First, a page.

OK, so I decided to write an extension of this explanation, which you might want to read first, if you’re not already familiar with it.
Here’s the deal. What’s the usual way you try to remember, say a Chinese character (kanji, hanzi, whatever)? Write it out a kajillion times, right? Brutal, medieval, ineffective. That may have worked for Frances Xavier with oodles of time and church money, but it won’t work for the kid like you or me who wants to actually learn something to a high level in a practical amount of time. By practical I mean “only a fraction of the number of years you have been alive”.
By now you’re asking: “what snake oil are you selling, Khatzumoto?”. Shut up and listen.
That kanji that you’re trying to break your arm with by writing over and over again? You’re probably going to forget it tomorrow. By next week, that sucker will be gone. Not because of some wicked, intentional long-term social engineering project to make kanji difficult and keep the masses illiterate (a load of bull, by the way, especially since some of the most literate societies in the world were and are kanji-using societies), but because of the nature of human memory. Besides, you don’t truly need to remember that kanji tomorrow, but in 6 days, and 6 months and 6 years.
Why do you remember your own name? Because your mother sat you down one day and said it to you a thousand times until it had been indelibly etched into your little toddler memory? Because your name is special and powerful and beautiful and unique? No, and, no.
You have heard, read, written and said your name many times, not all at once but spread out over time. That’s the key to remembering something. Not cramming–not concentrating repetitions, but spacing them. Basically, if you hear or read something at the right spacing over time, you will remember it better and better. And the cool thing is that this spacing grows over a time. After a while, this space of time can grow so long as to go beyond the duration of your natural life. Put simply, even if you stopped writing, saying and hearing your own name today, and didn’t hear it again until the day before you died, you would probably still remember it.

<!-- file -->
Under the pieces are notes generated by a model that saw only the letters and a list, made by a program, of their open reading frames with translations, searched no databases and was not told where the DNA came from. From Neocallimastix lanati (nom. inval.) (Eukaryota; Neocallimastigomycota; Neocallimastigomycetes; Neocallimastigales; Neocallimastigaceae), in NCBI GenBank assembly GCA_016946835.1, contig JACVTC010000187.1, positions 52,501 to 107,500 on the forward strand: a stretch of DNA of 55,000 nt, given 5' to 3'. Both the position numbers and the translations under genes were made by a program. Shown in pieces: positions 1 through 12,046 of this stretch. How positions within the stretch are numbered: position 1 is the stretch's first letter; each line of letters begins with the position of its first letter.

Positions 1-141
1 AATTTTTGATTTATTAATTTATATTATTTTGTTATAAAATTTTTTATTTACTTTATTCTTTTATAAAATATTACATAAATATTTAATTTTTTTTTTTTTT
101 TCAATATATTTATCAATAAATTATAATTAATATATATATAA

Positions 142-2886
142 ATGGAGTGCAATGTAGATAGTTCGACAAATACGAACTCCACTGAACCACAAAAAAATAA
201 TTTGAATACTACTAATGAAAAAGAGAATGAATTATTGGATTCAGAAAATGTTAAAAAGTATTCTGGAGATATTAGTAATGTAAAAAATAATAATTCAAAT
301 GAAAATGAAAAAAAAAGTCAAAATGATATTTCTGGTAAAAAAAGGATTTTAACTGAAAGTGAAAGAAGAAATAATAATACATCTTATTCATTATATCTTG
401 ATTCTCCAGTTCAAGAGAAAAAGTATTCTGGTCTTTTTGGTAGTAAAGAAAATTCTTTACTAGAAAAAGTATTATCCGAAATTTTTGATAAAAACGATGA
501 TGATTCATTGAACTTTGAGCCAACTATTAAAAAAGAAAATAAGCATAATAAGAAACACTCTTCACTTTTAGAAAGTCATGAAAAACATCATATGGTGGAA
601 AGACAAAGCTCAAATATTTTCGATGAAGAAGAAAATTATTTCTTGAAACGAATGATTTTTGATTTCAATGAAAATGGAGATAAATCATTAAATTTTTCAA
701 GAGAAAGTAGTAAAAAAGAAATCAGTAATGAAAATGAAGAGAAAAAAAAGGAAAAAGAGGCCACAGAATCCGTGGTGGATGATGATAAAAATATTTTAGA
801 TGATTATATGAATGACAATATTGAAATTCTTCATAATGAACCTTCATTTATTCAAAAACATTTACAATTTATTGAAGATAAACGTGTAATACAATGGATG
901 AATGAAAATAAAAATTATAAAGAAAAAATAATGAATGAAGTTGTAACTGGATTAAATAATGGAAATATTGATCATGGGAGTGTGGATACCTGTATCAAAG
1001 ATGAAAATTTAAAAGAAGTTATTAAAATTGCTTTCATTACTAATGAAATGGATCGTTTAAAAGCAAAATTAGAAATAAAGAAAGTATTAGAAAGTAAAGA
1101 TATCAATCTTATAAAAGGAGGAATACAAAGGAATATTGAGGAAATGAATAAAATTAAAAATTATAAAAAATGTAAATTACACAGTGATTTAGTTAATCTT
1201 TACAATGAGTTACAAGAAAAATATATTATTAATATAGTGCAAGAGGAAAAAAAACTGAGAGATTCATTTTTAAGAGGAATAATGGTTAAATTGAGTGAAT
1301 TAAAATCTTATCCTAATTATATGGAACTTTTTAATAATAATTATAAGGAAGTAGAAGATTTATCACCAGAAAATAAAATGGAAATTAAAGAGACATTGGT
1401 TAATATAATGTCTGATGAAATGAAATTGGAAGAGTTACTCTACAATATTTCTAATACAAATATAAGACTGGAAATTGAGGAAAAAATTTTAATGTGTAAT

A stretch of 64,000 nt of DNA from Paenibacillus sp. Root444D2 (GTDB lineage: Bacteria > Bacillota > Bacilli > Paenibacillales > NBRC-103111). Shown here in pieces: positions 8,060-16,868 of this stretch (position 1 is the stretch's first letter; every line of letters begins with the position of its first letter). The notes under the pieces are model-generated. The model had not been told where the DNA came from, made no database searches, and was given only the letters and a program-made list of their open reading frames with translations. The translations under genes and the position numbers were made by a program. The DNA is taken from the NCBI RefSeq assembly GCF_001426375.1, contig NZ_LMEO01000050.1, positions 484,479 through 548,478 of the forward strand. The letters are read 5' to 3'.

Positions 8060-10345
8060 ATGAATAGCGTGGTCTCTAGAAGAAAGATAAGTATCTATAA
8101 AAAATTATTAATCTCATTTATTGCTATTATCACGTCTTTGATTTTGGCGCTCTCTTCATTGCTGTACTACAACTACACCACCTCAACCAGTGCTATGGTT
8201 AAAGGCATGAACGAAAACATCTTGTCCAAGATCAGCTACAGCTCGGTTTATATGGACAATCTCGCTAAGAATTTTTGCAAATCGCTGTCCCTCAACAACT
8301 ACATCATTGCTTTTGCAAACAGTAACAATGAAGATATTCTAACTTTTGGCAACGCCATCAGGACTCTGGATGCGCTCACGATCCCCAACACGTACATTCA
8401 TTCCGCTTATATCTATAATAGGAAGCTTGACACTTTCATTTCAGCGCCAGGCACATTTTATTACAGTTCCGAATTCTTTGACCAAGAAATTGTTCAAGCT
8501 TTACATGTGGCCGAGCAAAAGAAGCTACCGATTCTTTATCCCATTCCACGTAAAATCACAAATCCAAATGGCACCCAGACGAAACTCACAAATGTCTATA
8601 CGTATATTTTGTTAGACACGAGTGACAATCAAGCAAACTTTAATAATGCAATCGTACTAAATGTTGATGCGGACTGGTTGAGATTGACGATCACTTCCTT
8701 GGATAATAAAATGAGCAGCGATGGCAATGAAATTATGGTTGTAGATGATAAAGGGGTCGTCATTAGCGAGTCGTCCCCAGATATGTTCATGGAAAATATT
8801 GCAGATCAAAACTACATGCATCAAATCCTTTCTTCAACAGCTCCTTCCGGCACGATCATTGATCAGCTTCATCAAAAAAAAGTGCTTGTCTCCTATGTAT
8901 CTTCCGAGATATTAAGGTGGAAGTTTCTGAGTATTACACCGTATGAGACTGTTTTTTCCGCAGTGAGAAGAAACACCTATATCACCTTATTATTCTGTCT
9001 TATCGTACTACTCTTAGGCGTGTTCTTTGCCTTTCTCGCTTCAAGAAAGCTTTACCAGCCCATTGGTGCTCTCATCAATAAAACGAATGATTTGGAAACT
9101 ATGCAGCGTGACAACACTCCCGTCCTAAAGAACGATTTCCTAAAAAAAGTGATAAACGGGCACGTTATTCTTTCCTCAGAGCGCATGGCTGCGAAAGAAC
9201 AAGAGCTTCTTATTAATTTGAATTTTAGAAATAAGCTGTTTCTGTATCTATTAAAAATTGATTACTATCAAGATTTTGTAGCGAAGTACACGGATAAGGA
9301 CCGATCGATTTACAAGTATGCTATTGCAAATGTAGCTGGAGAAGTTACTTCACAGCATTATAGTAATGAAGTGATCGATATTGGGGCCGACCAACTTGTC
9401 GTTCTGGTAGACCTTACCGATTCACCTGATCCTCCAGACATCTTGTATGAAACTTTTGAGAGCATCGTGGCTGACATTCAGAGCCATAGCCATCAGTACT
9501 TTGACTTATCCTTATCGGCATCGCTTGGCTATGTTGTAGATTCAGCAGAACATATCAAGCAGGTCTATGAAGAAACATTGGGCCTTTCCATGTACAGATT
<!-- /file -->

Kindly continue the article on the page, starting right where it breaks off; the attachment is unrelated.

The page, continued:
How do you get something repeated to you over time until it’s as natural to you as your name? Well, you can do all the time and spacing management/calculations by yourself, or you can get a program to do it for you. That kind of program is called an SRS (spaced repetition system). It will choose when to show you (test you on) information.
If you want to remember that kanji, you need to review it today…tomorrow…in a week…in 2 weeks…in a month, and so on. You need to practice gradually over time, not binge on it. Writing out kanji hundreds of times is good for practicing your form and stroke order, it will help you get nice-looking kanji (it helped me), but it’s l-o-u-s-y for memorization.
Which SRS should you use? It doesn’t matter. They all basically do the same thing. Just use one.